explore 50

  • me: AW MAN...HAHA R U REALLY MAKING ME DRAW CUPHEAD AGAIN???
  • everyone: no
  • me: *taking out laptop with cup and mug stickers* HAHA U GUYS ARE INSANE *explores at least 50 drawings of c&m* *puts on cuphead music* I CAN’T BELIEVE I’M DOING THIS BECAUSE OF YOU
  • everyone: literally no one asked-
  • me: *doodling cups* HAHA Y’ALL MADMEN
Love Hate Love (Leonard Snart x Reader)

Trigger Warnings: Smutty scenes, swearing, and some serious hate, both from yourself and from others

Originally posted by wentworthaddiction

Being apart of the Legends Team was difficult. The constant feeling of looking over your shoulder and for Vandal Savage made you jumpy and antsy. It didn’t help that your team was incredibly angry with you, you had let Vandal go. They didn’t know why, they hadn’t asked, they just looked at you with disappointment every time you were mentioned.

The only one who treated you no different then before was Leonard Snart, he still looked at you with loathing in his eyes. You never thought that you would be happy to have someone hate you, but you were thankful for the sense of normalcy.

Today you were in the 50’s and the team was getting ready to find Savage again. When you reached the common area of the waverider everyone turned to stare at you. You looked down at yourself, a cotton candy poodle skirt matched with a silky blouse, you would fit in perfectly in this time era. Still the team’s eyes were scrutinizing and you wanted to run and hide at their mean glares.

Keep reading

Mazes: How do they work?

Sean C. Jackson, a New York–based broadcast designer and art director, has been illustrating and exploring mazes for his own enjoyment for more than 30 years. Inspired by art, architecture, and the natural world, his colorfully detailed mazes offer imaginative and meditative journeys through village streets, garden vistas, island habitats, castle grounds, scenic towns, and gravity-defying surreal situations—each encouraging the mind to wander while following the paths.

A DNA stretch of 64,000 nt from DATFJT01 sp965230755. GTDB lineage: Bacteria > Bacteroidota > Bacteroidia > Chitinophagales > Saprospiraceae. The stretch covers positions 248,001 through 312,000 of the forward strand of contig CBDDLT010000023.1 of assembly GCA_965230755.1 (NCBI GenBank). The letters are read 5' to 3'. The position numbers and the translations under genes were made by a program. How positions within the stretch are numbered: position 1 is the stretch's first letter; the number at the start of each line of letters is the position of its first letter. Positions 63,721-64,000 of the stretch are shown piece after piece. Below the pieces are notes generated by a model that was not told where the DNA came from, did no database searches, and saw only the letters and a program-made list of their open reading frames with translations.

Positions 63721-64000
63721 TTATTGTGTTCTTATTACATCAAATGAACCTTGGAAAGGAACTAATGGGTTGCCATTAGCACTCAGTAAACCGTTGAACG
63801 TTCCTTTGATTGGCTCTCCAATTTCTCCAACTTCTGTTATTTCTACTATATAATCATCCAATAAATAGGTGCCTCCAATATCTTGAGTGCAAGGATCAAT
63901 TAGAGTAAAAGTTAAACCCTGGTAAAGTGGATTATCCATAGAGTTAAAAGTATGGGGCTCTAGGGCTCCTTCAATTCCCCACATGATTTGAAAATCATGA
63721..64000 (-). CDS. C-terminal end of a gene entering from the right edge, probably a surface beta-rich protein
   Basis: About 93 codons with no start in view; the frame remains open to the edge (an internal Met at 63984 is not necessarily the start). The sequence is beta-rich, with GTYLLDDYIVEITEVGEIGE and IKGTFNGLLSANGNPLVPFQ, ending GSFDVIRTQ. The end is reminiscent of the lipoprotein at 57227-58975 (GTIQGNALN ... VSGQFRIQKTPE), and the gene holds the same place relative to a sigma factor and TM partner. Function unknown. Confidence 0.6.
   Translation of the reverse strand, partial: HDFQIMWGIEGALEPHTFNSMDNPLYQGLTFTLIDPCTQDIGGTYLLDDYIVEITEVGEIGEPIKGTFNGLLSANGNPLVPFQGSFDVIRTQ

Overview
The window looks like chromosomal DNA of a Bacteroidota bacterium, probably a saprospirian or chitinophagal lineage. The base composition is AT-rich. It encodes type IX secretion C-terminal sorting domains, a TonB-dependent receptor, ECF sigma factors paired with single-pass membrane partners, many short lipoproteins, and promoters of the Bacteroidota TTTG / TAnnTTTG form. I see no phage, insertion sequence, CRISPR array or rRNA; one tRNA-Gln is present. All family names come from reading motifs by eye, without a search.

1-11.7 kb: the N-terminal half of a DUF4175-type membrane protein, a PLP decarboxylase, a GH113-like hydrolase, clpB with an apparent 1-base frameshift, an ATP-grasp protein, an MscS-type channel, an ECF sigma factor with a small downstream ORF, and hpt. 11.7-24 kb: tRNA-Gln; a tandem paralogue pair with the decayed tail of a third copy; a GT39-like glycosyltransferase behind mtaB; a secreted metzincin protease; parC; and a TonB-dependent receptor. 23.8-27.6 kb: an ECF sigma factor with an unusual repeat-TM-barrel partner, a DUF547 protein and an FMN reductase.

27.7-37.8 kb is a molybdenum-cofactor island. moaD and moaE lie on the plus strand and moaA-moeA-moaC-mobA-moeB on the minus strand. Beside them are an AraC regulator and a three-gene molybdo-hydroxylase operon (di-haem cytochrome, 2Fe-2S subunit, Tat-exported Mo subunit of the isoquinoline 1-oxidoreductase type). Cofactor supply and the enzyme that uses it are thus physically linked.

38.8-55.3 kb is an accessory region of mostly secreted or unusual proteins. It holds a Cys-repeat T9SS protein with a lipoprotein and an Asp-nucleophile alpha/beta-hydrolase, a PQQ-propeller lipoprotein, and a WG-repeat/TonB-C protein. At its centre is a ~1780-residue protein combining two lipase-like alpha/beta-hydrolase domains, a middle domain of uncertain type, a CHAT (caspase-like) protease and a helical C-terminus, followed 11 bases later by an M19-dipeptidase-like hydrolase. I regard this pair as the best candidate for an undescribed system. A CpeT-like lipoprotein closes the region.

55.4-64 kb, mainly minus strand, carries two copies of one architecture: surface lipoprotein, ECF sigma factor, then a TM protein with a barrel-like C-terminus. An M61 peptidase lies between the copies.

In his new book, From Here to There: A Book of Mazes to Wander and Explore, there are 50 hand drawn single-page and full-spread mazes, sequenced with increasing complexity.

We asked Jackson a few questions about his maze-drawing expertise, so read on to learn how the mighty maze is made.

Oh, and side node: he highly recommends following the paths of the mazes with your finger, or the non-writing end of a pencil or pen used as a stylus—that way you can follow the paths again and again.

Q: How long have you been drawing mazes? What began the obsession?

A: I’ve been drawing mazes since I was very young, when I discovered the 3-Dimensional Mazes books by Larry Evans, published by Troubadour in 1976/77. I also had access an Escher book or two, so early on I began mimicking the wild architecture and intricate puzzles of their work.

Everyone doodles. The obsession is my desire to take my doodles—this language of stairs, buildings and plants—and complete them. Give them a purpose. There is joy from creating the puzzles, and a different kind of joy running them, solving them. I continue to run them long after I make them.

Q: How do you go about drawing a maze? Where do you begin the illustration?

A: I will have an idea of the type of structures or texture I want the maze to have—I may have an idea of a theme as well. Instinct takes over once the drawing starts. One form fits to the next, and the growth of the maze is very organic across the page. Once enough path branches have formed, I select the path and forks that will eventually become the solution path, but still allow the remainder of the maze grow in an organic fashion.

I always start at the beginning, but make sure to have a few false paths leading from the end to keep things interesting.

The beginnings of a maze

Planning paths